Sunday, October 21, 2018

Twenty-second Sunday after Pentecost
Ecclesiastes 5:10-20
Psalm 119:9-16
Hebrews 4:1-13 (14-16)
Mark 10:23-31

For we who have believed do enter into that rest, even as he has said, ĎAs I swore in my wrath, they will not enter into my restí; although the works were finished from the foundation of the world.

God created the world in six days, and then He rested. He did not rest because He was tired, but because His work was done. The gift of the Sabbath, given from God to mankind, is a moment in time when we can stop and rest, knowing our work is done. But it seems like our work is never done. We take time on the weekends from whatever job pays our bills, but then we must mow the lawn or do the laundry. We have to go grocery shopping or change the oil in the car. We need to do our work at church, preparing the things for worship, singing in the choir or teaching Sunday School. The rest of Sunday is spent doing the work that didnít get done on Saturday. By Monday morning, we begin again without ever really finishing.

So many of our commitments are good things; we volunteer at church or in our neighborhoods, giving ourselves sacrificially to other people. At times, however, these responsibilities become burdens. We no longer want to do these tasks, but rather we ďhave toĒ do them. We grumble and moan when we need to attend yet another meeting. Our work is never done, and we get very tired of it all. Too often, we fear that if we donít do everything that comes our way, we will disappoint our Father. We think we are righteous by what we do, so we feel we need to do more and more to be right with God. We never enter His rest.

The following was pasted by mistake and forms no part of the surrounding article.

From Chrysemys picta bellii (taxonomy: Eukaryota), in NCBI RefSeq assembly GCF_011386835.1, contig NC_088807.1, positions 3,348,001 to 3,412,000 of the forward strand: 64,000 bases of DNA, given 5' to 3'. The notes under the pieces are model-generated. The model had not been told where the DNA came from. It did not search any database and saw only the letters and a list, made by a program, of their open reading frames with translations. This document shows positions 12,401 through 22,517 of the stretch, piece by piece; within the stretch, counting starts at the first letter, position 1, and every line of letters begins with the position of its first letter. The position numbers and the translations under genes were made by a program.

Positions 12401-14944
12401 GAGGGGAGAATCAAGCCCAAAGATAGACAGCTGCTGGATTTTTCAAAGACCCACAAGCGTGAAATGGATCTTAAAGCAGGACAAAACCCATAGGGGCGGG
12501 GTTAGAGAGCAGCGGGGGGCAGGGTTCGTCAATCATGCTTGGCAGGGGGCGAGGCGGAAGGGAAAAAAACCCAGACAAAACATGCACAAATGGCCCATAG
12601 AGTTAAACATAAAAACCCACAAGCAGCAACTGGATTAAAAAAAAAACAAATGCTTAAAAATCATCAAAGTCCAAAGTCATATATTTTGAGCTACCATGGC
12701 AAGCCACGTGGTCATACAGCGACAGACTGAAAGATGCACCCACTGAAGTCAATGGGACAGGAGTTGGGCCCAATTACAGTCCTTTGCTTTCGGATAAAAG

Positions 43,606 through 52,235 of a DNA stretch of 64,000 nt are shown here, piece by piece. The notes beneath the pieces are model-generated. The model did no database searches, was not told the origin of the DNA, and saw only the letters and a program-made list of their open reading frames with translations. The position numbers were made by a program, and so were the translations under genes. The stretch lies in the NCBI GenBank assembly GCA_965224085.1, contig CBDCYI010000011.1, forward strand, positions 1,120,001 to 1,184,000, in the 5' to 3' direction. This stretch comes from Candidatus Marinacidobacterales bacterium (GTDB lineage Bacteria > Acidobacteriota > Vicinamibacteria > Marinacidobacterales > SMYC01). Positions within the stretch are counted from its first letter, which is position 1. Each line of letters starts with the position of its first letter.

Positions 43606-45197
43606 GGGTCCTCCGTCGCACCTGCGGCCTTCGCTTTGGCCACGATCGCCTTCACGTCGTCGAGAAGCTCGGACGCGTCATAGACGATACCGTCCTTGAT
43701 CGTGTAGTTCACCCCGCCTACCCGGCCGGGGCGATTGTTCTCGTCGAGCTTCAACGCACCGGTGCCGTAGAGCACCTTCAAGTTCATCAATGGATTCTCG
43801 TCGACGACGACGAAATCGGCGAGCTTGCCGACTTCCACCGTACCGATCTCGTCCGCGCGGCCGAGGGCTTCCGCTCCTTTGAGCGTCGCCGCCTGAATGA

Moms never get any rest. She has her hands full of the usual paraphernalia that moms carry - diaper bag, purse, carrier and baby. She also carries a phone. Each item has its place on her shoulder or under her arm. She is burdened with so much baggage and yet she somehow manages to take care of all her tasks. Moms just seem to gain a few hands during those early days of childhood; they become Octopus Mom. But there are times when even a mom needs help.

Doors provide a difficult obstacle, particularly when the need to be pulled open. At times it is necessary to put down the burdens we carry to be able to get through the door. It really is a joy when there is when we have someone who will help us by opening the door, although we sometimes think we have to do all it all ourselves, as if we are Supermom defeating the door with our own strength. Unfortunately, that attitude appears in other aspects of life. Even as Christians, we tend to carry our own pain, unwilling to burden our family or friends. We try to be SuperChristians, defeating the greatest evil with our own power.